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NBA Jam Tournament Edition

Genre: Sports Developer: Iguana Ent. Publisher: Acclaim Players: 1-4 Released: 1995

There are some games that just won’t die. You know, the ones that resurface constantly in the form of sequels, spinoffs, remakes, special editions, and ports of all the above until the franchise finally reaches a state we here at Sega-16 like to call “overexposure.” NBA Jam is a shining example of this Tribble-esque proliferation. The original arcade release turned heads of both sports fans and those who’d never shot a free throw with its wildly fast gameplay and crazy, superhuman stunts. Predictably, there was high demand for a home version, and Midway answered those demands several times over. In fact, the Genesis and its two add-ons are home to no less than six variations of the formula. The original, NBA Jam, hit both the Genesis and the Sega CD; the enhanced remake NBA Jam Tournament Edition popped up on the Genesis and the 32X. The souped-up spiritual sequel NBA Hangtime and roster remix College Slam again found audiences on the stock Genesis.

If you’ve played any of the ports released for the stock Genesis, you know the execution leaves something to be desired. Blast processing only goes so far, folks. Choppy frame rates, crippled animations, and a lack of smooth scaling characterized the original Jam and TE, as well as Hangtime to a lesser extent. The added muscle of the 32X would be welcome here, but after seeing half a dozen lackluster ports on the Little Mushroom that Could, we’ve all grown a bit cynical when we hear about a game that supposedly improves on the original’s flaws. (Instead of simply adding more colors to the title screen.) Still, wouldn’t it be great – hypothetically speaking, of course – if the 32X version of NBA Jam TE was better than the Genesis version?

Dream no longer. 32X owners finally have a port to be proud of.

Steve Snake once said that the game pushed the limits of the 32X hardware, and while I find that hard to believe in light of Virtua Fighter 32X and Virtua Racing, it’s obvious that the 32X is indeed lending its might. Scaling is finally put to use with character sprites, for instance. On a more fundamental level, the matches run like a dream. No ka-chunk-ka-chunk frame rates, even with flame effects and all four players onscreen at once. Hallelujah!

Veterans can probably recite Tournament Edition’s added features along with the demo mode boasting, but for the uninitiated let me summarize – it’s even more wacky than the original. Now there are power ups that temporarily boost your player’s statistics and ‘hotspots’ on the court that can give you extra points when you make a basket. You can also enable ‘tournament mode’ and squelch all cheats and gimmicks, or go into practice mode in order to hone your skills without a pesky defense. More NBA players to choose from, too, but that particular perk isn’t quite as important now that most of the athletes have disappeared from the modern game.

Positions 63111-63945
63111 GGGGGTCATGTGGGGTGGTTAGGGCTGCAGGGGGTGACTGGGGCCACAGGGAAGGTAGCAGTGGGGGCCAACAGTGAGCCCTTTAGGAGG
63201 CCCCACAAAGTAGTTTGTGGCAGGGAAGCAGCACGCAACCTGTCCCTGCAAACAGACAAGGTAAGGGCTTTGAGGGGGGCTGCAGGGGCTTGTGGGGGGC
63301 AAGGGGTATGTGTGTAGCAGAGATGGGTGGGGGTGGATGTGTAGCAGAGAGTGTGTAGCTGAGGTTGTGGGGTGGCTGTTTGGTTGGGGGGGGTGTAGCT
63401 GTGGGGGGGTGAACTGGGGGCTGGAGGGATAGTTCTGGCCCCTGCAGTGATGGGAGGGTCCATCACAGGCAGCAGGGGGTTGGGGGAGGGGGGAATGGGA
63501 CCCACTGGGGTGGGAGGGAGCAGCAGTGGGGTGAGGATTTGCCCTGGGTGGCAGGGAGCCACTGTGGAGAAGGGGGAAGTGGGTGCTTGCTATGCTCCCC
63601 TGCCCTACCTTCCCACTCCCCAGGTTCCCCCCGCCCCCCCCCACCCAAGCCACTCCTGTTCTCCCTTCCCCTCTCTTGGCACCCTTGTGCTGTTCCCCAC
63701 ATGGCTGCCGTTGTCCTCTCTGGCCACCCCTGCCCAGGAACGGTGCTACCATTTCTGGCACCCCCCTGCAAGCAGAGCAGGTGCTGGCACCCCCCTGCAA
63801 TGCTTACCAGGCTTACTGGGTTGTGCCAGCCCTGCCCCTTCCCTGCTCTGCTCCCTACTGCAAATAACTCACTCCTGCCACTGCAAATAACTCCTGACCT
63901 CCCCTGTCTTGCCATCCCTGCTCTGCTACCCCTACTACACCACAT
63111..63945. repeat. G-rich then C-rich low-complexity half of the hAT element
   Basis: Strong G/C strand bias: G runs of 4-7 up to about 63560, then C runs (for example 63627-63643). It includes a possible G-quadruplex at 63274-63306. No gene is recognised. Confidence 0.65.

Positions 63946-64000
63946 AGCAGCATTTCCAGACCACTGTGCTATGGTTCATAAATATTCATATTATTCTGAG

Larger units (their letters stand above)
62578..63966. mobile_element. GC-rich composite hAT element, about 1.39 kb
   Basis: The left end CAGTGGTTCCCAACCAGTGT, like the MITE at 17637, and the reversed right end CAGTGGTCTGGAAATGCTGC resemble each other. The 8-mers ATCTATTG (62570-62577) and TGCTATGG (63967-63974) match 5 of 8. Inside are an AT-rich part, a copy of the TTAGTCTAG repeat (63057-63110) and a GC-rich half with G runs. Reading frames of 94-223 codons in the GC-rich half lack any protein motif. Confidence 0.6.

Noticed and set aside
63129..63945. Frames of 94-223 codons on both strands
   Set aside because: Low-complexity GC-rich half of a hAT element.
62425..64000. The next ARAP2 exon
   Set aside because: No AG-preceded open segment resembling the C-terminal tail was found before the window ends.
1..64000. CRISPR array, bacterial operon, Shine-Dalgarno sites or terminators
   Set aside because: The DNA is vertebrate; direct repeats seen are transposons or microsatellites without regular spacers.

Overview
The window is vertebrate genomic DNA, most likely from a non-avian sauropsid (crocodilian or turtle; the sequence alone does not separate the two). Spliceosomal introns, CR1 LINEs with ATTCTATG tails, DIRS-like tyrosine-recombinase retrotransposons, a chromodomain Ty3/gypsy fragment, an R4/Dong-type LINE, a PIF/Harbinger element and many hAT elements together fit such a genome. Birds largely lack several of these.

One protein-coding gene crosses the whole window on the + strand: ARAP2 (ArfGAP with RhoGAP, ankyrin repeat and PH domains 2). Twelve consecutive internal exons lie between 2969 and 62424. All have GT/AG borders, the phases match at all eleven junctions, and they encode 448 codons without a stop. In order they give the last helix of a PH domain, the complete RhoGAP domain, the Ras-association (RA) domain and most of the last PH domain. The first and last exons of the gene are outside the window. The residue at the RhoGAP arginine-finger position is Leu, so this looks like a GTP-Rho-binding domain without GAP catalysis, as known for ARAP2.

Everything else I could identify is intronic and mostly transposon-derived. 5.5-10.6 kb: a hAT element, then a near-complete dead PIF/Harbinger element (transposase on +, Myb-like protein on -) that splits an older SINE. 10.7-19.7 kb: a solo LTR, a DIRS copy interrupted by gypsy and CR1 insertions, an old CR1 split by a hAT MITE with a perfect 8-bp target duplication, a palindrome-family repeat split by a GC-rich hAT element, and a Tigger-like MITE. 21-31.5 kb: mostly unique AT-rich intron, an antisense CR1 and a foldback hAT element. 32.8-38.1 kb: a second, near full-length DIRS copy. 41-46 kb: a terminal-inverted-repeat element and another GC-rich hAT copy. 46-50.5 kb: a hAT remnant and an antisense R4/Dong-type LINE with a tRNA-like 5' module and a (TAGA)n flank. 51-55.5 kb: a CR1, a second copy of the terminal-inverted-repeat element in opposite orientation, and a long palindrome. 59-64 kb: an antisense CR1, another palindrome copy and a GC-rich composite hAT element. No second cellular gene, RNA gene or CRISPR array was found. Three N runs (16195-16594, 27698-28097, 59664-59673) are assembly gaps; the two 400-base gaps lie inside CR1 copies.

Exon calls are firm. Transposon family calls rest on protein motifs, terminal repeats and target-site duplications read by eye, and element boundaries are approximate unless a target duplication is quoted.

Some things, though, never change. The narrator still throws out his signature quips after especially spectacular “jams” – somehow I feel obliged to put that in quotes – and you can still go “on fire” if you score three baskets in a row. Fouls are a non-issue just like before; feel free to blatantly slam the other guy to the hardwood as often as you like. Indeed, all the ref does is watch the clock and call goaltending (a strange exception in a generally lawless match). Gravity is as fickle as usual, pulling you earthward when you jump to block a shot but raising no objection to fifty-foot high helicopter dunks.

And I still do a shameless Chicken Dance of Victory every time I win.

Why? Because the concept is fun, plain and simple. Because it’s not about basketball, it’s about running around like a maniac, punching people who irritate you, and screaming gibberish like “boom-shakka-lakka” every time you ram an orange ball through a metal hoop ten feet off the ground. Because at the root of it all you have a game that lets you act out your crazy childhood dreams of hyper slam dunks and winning the game with a Hail Mary shot from the other end of the court. These are the reasons that NBA Jam was so popular, and it’s the reason that many today continue to swear by it as the best (as in, most enjoyable) hoops game around.

No games are perfect, but they can get really close, as we see here. Stepping back for a moment and taking in the whole picture, I see that the sound is surprisingly muffled, for one thing, and the color palette is unsuitably dark for a game that’s such an extreme caricature. Oh, yeah, and there’s no Michael Jordan. Hard to believe, but true. These are small complaints that are generally lost in the multitude of things the game does right.

In fact, the 32X port of NBA Jam TE was one of the best packages of the classic formula to surface in the 16-bit era, and certainly one of the top two for the Genesis and company. Is it worth getting a 32X in order to play? I’d hesitate to go that far, since there were so many other good ports on hardware you probably already own. But if you’ve got the Black Fungus already (God bless you, child), then you should seriously consider drafting some friends and jamming the night away.

SCORE: 8 out of 10

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